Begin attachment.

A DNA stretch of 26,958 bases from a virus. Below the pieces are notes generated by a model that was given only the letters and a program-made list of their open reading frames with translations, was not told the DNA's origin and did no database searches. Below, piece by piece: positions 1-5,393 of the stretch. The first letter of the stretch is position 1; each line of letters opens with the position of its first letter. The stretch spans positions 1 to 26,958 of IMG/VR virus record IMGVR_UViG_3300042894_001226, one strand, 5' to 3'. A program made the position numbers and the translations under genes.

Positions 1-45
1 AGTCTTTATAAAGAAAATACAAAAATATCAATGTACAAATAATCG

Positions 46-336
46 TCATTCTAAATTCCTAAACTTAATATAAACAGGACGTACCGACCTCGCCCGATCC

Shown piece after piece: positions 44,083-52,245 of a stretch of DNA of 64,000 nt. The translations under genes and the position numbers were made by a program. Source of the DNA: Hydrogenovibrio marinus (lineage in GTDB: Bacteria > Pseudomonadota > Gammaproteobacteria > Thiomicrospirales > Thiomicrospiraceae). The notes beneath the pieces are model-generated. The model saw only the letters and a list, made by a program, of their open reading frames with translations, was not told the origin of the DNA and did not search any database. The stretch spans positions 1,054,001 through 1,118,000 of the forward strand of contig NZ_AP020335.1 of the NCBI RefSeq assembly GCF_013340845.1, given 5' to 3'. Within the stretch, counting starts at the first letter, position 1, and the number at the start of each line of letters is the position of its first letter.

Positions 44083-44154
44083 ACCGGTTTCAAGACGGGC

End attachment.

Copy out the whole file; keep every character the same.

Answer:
A DNA stretch of 26,958 bases from a virus. Below the pieces are notes generated by a model that was given only the letters and a program-made list of their open reading frames with translations, was not told the DNA's origin and did no database searches. Below, piece by piece: positions 1-5,393 of the stretch. The first letter of the stretch is position 1; each line of letters opens with the position of its first letter. The stretch spans positions 1 to 26,958 of IMG/VR virus record IMGVR_UViG_3300042894_001226, one strand, 5' to 3'. A program made the position numbers and the translations under genes.

Positions 1-45
1 AGTCTTTATAAAGAAAATACAAAAATATCAATGTACAAATAATCG

Positions 46-336
46 TCATTCTAAATTCCTAAACTTAATATAAACAGGACGTACCGACCTCGCCCGATCC

Shown piece after piece: positions 44,083-52,245 of a stretch of DNA of 64,000 nt. The translations under genes and the position numbers were made by a program. Source of the DNA: Hydrogenovibrio marinus (lineage in GTDB: Bacteria > Pseudomonadota > Gammaproteobacteria > Thiomicrospirales > Thiomicrospiraceae). The notes beneath the pieces are model-generated. The model saw only the letters and a list, made by a program, of their open reading frames with translations, was not told the origin of the DNA and did not search any database. The stretch spans positions 1,054,001 through 1,118,000 of the forward strand of contig NZ_AP020335.1 of the NCBI RefSeq assembly GCF_013340845.1, given 5' to 3'. Within the stretch, counting starts at the first letter, position 1, and the number at the start of each line of letters is the position of its first letter.

Positions 44083-44154
44083 ACCGGTTTCAAGACGGGC